Conclusion
Current research indicates that ATF5 plays important roles in diverse biological processes including cell proliferation, cell survival, cellular stress response, cell fate determination, and is involved in the development of several human diseases such as cancer and neurological disorders. Our understanding of the mechanism by which ATF5 functions is very limited and many questions remain unanswered. There are a number of urgent questions need to be addressed. For instance, what are the causes for the seemingly varied and sometimes opposing effects exerted by ATF5 in different cell types? How is ATF5 involved in so many critical biological functions while at the same time it displays remarkable cell type-dependent regulation? Are there more vital downstream transcriptional targets of ATF5 that have yet to be discovered? Only a few binding partners have been identified for ATF5, are there others that hold the secrets of ATF5 function? Although we had found that ATF5 acetylation of K29 affects ATF5 interaction with p300 and the transcriptional activity of ATF5 [5], are there other post-translational modifications on ATF5, such as phosphorylation and glycosylation, that may regulate ATF5 function? Under what conditions are these modifications critical? With the increasing pace of the ATF5 research, we can anticipate significant progress in answering these important questions in the next few years. These advances will not only elevate our understanding of ATF5 mechanism to a new level but also help uncover novel therapeutic targets for the treatment of the various human diseases in which ATF5 plays a role.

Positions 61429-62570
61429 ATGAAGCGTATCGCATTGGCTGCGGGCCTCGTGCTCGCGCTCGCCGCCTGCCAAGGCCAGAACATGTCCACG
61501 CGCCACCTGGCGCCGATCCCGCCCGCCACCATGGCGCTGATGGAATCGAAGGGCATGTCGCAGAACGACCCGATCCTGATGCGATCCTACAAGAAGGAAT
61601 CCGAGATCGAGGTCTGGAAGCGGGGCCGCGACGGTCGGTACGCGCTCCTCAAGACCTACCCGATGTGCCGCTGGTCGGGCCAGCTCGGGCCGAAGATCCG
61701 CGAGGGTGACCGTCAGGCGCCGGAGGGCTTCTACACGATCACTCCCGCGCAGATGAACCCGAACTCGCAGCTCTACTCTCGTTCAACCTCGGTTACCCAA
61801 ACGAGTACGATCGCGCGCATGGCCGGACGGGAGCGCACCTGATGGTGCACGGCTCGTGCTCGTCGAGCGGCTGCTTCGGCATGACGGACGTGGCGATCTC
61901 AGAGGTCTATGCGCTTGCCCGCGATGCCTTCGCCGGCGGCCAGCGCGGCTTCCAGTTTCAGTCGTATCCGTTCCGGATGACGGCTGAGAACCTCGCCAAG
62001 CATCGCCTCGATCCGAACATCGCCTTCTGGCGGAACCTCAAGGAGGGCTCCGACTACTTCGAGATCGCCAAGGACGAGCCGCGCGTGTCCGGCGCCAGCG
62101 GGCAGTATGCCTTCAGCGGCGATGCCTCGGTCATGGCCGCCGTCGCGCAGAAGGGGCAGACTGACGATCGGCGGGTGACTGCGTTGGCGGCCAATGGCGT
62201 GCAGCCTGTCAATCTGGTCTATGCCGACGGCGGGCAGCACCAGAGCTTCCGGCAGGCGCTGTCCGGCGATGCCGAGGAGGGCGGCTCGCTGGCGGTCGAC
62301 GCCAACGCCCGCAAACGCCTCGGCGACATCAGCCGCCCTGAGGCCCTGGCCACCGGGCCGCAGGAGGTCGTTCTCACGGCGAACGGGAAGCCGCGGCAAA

Funding Support
Work by the authors is supported by grants from the American Cancer Society and from the U.S. Department of Defense.